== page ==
If you’re into assigning MIDI CC and/or MPE controllers, the Macro section is for you! Here, you can assign any MIDI CC value to any parameter on the synth (in the same way as outlined above) and store it specifically to that patch. You can also rename Macros to further aid your workflow.
Now, we’ve designed and modulated a tone, but we still have a wealth of possibilities thanks to the effects rack!
On the right hand side of the synth, you’ll see an FX path, where you can rack up effects, and assign effects send/returns. Furthermore, the effects aren’t just your run-of-the-mill, utilitarian effects like EQs and compression.
There is also a wide range of interesting modulating effects, and quirky oddities like cassette tape emulation, saturators, vinyl emulation, stereo-spreaders and more. If you’re familiar with any DAW this section should feel very intuitive; rack up your effects in your desired order and set mix-levels to suit.
It’s worth noting that this sort of workflow is very reminiscent of flagship workstations of old, such as the mighty Korg Triton, or high-powered performance synths from the last decade or so, such as the Roland Jupiter-80. In their heyday, these synths were industry-leading workhorses used by professional touring artists throughout the world, and it’s frankly staggering to find such comprehensive features in a free software synth.
If you like the effects, and want to try them on other sound-sources in your mix, you’re in luck! Surge XT’s effects are available as an effects plug-in (as part of the software-install), meaning you can call up these effects for use at any time and on any channel. Alternatively, you can route the audio through Surge XT via the side-chain, allowing you to make use of all the modulating features of the twelve LFOs you have at your disposal. It’s all rather incredible!
Surge XT comes with an enormous bank of stock and user-created presets ranging from run-of-the-mill tonalities (pads, leads, basses, etc) that always come in handy, to some frankly breathtaking sonic oddities. For the sake of this article, we’ll dip into some of the more interesting and unusual sounds that we believe demonstrate some of Surge XT’s capabilities and uniqueness.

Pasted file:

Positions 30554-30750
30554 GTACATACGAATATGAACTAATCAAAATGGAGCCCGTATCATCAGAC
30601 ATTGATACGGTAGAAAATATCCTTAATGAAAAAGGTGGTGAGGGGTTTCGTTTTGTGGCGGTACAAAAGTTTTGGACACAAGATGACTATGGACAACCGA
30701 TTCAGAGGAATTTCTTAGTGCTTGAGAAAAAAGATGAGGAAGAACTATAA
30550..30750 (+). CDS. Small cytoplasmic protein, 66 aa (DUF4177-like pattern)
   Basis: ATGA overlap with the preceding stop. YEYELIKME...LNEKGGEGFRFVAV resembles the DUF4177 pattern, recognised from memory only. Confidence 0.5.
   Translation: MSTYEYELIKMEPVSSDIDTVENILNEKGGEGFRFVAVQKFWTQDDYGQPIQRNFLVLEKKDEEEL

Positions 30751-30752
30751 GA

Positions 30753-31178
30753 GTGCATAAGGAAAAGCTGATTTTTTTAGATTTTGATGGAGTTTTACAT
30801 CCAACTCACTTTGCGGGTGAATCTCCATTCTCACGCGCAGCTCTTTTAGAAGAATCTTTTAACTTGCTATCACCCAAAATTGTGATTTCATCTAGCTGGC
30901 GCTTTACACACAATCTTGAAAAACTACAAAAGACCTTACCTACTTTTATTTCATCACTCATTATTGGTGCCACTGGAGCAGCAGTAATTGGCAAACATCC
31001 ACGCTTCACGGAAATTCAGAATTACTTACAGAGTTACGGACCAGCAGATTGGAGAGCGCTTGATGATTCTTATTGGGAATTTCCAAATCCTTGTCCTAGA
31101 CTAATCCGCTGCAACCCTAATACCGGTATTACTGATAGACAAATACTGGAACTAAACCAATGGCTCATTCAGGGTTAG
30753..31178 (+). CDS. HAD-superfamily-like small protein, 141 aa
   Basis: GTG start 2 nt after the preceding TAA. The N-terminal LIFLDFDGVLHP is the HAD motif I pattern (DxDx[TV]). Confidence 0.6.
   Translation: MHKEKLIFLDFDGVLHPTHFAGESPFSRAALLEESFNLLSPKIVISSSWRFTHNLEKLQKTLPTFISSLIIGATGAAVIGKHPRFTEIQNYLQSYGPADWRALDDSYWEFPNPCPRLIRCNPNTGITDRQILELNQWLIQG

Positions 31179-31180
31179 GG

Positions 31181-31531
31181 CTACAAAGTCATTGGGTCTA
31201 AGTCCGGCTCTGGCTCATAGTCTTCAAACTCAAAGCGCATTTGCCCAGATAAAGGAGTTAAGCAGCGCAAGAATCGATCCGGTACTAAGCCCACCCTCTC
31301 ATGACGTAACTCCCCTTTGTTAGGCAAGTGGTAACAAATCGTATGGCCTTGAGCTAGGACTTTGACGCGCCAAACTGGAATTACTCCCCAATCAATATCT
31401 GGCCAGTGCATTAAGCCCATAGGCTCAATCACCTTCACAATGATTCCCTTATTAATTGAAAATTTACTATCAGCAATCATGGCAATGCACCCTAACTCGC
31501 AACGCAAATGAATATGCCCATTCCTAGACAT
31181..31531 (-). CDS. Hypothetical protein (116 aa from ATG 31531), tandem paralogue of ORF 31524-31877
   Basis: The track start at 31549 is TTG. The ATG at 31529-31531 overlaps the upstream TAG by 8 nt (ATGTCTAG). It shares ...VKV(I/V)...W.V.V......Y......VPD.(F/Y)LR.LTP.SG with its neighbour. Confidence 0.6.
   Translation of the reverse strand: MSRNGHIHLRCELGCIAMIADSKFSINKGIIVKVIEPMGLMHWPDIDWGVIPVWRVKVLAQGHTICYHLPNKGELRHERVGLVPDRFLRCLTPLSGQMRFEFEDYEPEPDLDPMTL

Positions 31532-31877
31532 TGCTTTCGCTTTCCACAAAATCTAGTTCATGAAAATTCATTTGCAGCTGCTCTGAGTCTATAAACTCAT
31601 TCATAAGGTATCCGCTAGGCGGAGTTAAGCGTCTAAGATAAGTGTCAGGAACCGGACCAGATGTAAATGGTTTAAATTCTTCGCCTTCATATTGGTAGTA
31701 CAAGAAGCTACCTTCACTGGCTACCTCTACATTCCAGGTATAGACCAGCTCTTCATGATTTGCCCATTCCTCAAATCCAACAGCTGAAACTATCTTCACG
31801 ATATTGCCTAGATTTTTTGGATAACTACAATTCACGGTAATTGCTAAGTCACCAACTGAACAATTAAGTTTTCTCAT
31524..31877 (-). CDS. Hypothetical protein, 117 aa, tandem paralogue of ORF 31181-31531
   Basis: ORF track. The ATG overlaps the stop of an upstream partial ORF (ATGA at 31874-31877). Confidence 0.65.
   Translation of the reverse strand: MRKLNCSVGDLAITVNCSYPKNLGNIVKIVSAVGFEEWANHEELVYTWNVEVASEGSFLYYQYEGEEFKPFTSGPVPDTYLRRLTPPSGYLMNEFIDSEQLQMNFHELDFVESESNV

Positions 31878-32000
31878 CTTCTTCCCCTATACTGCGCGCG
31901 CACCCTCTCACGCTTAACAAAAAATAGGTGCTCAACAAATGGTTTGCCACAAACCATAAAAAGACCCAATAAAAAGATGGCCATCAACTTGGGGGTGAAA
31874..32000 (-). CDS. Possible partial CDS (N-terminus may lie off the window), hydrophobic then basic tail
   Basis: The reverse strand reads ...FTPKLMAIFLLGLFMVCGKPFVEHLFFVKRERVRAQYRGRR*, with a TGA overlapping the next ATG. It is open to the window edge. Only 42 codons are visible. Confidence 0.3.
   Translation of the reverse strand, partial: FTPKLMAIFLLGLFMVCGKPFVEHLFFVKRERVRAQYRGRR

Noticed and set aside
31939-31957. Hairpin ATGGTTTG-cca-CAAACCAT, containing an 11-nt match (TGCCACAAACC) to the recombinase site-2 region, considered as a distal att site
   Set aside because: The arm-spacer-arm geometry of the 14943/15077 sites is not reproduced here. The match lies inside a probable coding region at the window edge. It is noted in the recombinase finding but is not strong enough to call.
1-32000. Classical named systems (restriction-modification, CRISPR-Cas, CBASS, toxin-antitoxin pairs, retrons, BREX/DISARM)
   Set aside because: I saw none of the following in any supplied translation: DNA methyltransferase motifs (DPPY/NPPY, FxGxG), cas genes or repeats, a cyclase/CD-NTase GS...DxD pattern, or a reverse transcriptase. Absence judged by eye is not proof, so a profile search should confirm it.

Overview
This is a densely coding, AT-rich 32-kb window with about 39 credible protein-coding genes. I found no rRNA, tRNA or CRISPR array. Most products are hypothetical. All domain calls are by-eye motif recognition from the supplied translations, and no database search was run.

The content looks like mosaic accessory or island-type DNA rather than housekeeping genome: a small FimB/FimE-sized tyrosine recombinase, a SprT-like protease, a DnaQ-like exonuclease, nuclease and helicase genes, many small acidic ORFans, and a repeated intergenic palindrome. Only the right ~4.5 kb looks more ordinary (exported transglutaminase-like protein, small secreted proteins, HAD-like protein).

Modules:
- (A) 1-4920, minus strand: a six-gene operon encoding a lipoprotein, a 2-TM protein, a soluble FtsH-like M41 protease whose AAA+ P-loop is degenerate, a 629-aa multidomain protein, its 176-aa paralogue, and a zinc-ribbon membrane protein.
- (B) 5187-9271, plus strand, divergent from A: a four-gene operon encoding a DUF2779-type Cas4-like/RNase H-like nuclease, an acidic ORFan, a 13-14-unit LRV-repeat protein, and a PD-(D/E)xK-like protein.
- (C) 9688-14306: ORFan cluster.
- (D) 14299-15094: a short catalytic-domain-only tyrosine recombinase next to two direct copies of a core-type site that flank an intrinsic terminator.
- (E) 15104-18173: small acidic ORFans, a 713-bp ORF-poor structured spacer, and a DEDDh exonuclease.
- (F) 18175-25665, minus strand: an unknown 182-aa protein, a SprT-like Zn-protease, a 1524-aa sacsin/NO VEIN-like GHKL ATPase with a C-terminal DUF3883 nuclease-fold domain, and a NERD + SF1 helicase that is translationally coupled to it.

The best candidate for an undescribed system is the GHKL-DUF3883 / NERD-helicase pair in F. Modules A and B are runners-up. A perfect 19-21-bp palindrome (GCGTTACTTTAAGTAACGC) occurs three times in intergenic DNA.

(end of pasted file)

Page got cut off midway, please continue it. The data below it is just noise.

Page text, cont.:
Music Toy - We assume this sound is modelled on a toy piano. What we love about this sound is how mechanical it feels and how it’s using LFOs like envelopes, assigned to noise, ring-modulation and oscillator volume, to enhance the seemingly mechanical aspect of this instrument.
Anthemish 1 - This patch manipulates oscillator shaping, has an LFO assigned to the filtering, and makes excellent use of the effects rack to create a one-stop-shop for a really warm techno/house pluck-lead tone.
Fragile 1 - Another patch that takes advantage of unusual oscillator shaping coupled with delay and reverb for a really haunting, spacey tonality.
Cicada Forest - We find this patch utterly fascinating. Cicada’s are startling noisy insects and this patch eerily captures this character with very thoughtful application of LFOs and effects.
Alarm - There’s something in this tone that just stirs something in us, and we can’t put our finger on it. We think it’s brilliant. Its application of LFOs to behave like step-sequencers is great, and it’s got a lot of ominous atmosphere and tension. This sort of sound would be right at home in any science-fiction themed work, such as a film score or video-game sound-scape.
If you could only have one synth...
We don’t believe it’s hyperbole to say that Surge XT blows us away! The sheer vastness of its capabilities and versatility is hard to overstate. If you could only have one synth to cover all of your sound creation needs, whatever your genre, we think this would probably be a very strong contender. Our only critique is that it’s fairly CPU-heavy, which is understandable given its breadth and depth of computation potential.
If you’re looking for new or different approaches to sound design in your own work, you need to see/hear this thing for yourself! Go grab a download and have a play. If you get stuck with anything, hit up the Surge-Synthesiser Git-Hub and partake in the awesome community of users and developers, and always keep in mind just how incredible it is to have access to such a powerful, creative tool, completely free of charge and maintained by a devoted fanbase of enthusiasts.